Cart 0
Specializing in the creation of fine custom retrofit piano keyboards

 Evaluating Piano Keyboards for Rebuilders

As a rebuilder, when you quote a job, or as you start a job, you may wonder how the piano will play when the job is finished. Will the touch be too heavy? Will the customer be happy?  We recommend you carefully check the keyboard condition and key ratio to assure best results. Your piano may very well work fine with the current keyboard, or a new keyboard may be beneficial. With the tools we give below, you’ll know either way.

Piano keyboards last a long time, even in concert/performance instruments. However, long term and/or heavy playing, multiple action rebuilds, improper repairs, age and other factors can cause the valuable instrument you care for to need a new keyboard and action.

Common keyboard issues:

1. Key ratio problems.  Many older and middle aged pianos have key ratio which is too high for modern parts. (See directions below to calculate your keyboard’s key ratio.)

To work effectively with modern high performance 17 mm hammers, pianos need a key ratio between 0.48 and 0.51.  Many NY Steinway pianos built before 1984 have a key ratio of 0.54 or higher. With modern parts installed, pianos with a high key ratio will be too heavy to weigh off correctly.

2. Pulley or chucking keys. When the key can move forwards and back due to the balance rail hole being out-of-round, the pianist feels an uncomfortable loss of control and action efficiency is lost.

3. Worn out keys from over playing or multiple/poor quality keytop replacements (see picture 5 below).  The width of the white keys, especially in the midrange can end up too narrow. If your keys are narrower than about 0.870 inches or 22.0mm, or the variation between adjacent keys is more than about .040 inches or 1.0 mm, the keyboard not only looks worn and poor quality, it’s uncomfortable to play.

4. Poor quality keyboard and action repairs or modifications. Let’s face it, not all piano service people are highly skilled, and occasionally improper repairs are attempted, sometimes causing issues that can’t be easily resolved.

5. Age and wood failure.  Pianos in long term poor humidity conditions, water damage, or keyboards which are more than about 100 years old are often in need of replacement due to wood failure or delamination of joints. 

Measuring the Key Ratio:

You will need:

- An accurate tape measure (at least 1.0mm or 1/16th of an inch resolution)

- A sharp pencil

- A square/right angle tool

- A piano key. For simplicity, select a straight (no dog leg) natural (white) key at either end of the midrange. For instance key 21 or 51 on a Steinway B.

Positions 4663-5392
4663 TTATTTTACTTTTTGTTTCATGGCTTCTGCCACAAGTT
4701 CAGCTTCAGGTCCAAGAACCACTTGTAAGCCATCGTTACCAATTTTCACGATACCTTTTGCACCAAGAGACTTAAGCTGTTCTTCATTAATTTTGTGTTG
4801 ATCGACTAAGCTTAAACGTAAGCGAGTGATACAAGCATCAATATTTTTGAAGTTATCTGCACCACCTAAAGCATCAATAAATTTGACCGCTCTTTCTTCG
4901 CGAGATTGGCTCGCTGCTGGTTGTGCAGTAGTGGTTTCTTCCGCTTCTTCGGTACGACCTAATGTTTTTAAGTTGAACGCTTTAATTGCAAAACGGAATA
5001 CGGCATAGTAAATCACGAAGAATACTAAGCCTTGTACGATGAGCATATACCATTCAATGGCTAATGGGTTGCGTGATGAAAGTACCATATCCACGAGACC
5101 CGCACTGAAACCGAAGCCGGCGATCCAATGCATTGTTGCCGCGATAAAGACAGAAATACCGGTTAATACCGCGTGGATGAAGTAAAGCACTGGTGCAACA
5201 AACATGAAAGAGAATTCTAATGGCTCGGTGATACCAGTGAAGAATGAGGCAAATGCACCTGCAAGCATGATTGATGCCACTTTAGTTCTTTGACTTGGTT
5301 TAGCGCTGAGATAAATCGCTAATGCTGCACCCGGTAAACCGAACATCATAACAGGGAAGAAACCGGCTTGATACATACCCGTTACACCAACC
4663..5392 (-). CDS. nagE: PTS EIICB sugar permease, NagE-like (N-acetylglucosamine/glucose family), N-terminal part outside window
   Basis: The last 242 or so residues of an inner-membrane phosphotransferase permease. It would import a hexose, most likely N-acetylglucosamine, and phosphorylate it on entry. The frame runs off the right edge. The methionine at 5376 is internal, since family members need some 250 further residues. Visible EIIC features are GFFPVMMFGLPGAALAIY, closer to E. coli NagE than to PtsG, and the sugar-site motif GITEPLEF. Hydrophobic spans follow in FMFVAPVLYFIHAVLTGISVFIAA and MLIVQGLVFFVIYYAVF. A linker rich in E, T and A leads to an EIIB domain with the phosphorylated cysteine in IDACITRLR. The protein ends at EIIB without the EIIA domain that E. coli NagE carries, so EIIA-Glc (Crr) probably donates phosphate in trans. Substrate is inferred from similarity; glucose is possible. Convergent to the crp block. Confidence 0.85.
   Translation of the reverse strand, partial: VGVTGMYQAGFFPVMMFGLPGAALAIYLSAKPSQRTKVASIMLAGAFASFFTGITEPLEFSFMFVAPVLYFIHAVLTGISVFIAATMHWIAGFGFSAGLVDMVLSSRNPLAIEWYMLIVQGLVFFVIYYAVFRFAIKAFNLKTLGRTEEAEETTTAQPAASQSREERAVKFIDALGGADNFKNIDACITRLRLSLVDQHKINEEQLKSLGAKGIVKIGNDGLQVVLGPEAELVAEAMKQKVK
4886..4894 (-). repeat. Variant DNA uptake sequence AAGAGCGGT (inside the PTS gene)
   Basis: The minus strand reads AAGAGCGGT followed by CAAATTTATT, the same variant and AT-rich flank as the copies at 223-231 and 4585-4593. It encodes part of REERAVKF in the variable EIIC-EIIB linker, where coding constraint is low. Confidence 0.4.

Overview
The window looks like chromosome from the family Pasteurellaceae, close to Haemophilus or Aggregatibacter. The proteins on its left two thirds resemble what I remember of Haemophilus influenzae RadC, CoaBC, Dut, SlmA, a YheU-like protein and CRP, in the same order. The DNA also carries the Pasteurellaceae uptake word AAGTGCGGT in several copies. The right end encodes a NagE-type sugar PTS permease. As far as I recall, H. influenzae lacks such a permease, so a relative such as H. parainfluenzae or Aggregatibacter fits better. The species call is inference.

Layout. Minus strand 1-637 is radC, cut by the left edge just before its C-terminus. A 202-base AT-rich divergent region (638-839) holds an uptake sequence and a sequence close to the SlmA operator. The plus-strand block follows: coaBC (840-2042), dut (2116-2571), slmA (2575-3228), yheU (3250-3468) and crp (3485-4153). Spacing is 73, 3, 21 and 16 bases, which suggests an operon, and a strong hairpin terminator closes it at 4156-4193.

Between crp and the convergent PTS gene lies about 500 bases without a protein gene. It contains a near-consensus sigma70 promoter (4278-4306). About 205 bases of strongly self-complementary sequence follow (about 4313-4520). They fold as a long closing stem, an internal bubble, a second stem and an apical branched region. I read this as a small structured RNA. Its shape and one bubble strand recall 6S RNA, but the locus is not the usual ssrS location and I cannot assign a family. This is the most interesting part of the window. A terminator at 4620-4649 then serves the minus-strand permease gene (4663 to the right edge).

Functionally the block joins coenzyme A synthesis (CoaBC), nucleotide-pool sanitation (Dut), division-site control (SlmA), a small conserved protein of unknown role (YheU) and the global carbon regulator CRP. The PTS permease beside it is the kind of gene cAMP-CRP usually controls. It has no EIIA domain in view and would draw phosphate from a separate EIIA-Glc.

Take all measurements with the key upside down, out of the piano.

A. The Front (F) length is measured from the front of the white key material to the center of the balance rail hole at the underside of the key (pictures 1 and 2).

B. Determine the lift point of the capstan. Draw a line on the key  perpendicular to the key bottom which intersects the point the capstan lifts the repetition cushion (picture 3).

C. Measure the Capstan distance from the front of the white key material to the capstan lift line on the key. Call this number “C”. (picture 4).

D. The Rear length (R or balance hole to capstan) is determined by subtracting F from C:

R = C – F

E. The Key ratio (K) is determined by this formula:

K = R / F

F. The Key ratio should be in the vicinity of 0.50, but anything between 0.47 and 0.60 is not uncommon. 

Conclusions: Larger pianos such as Steinway B or D work best with key ratios of 0.50 to 0.51.  Smaller pianos usually work well with 0.48 to 0.49.  If the key ratio is outside the normal range, a new keyboard will enhance the piano’s value and playability immensely.

Notes:

  1. If the capstan is not perpendicular to the key, only the lift point where the capstan contacts the repetition cloth matters. Ignore both the capstan angle and where the capstan enters the key. For angled capstans you should draw the lift point line at 90 degrees to the bottom of the key.

  2. If the capstan is 90 degrees to the key, just measure to the capstan center (or capstan hole on key bottom).

  3. If the repetition cloth is extremely worn, or you will be replacing repetitions during rebuild, measure using the repaired or new repetitions.

FOR MORE INFORMATION ABOUT OUR CUSTOM RETROFIT PIANO KEYBOARDS, PLEASE CONTACT REYBURN PIANOWORKS BY CLICKING HERE.

(In the example below the Key ratio is .53)

Picture 1, Measure with the key upside down. Take both numbers from the key front for greatest accuracy.

Picture 1, Measure with the key upside down. Take both numbers from the key front for greatest accuracy.

Picture 4, Measure “R” to capstan line (398 mm).

Picture 4, Measure “R” to capstan line (398 mm).

Picture 2, Measure “F” to balance hole center (259.5mm)

Picture 2, Measure “F” to balance hole center (259.5mm)

Picture 3, Capstan line with angled capstan.

Picture 3, Capstan line with angled capstan.

Picture 4. A keyboard that’s in desperate need of replacement! (about 140 years old).

Picture 4. A keyboard that’s in desperate need of replacement! (about 140 years old).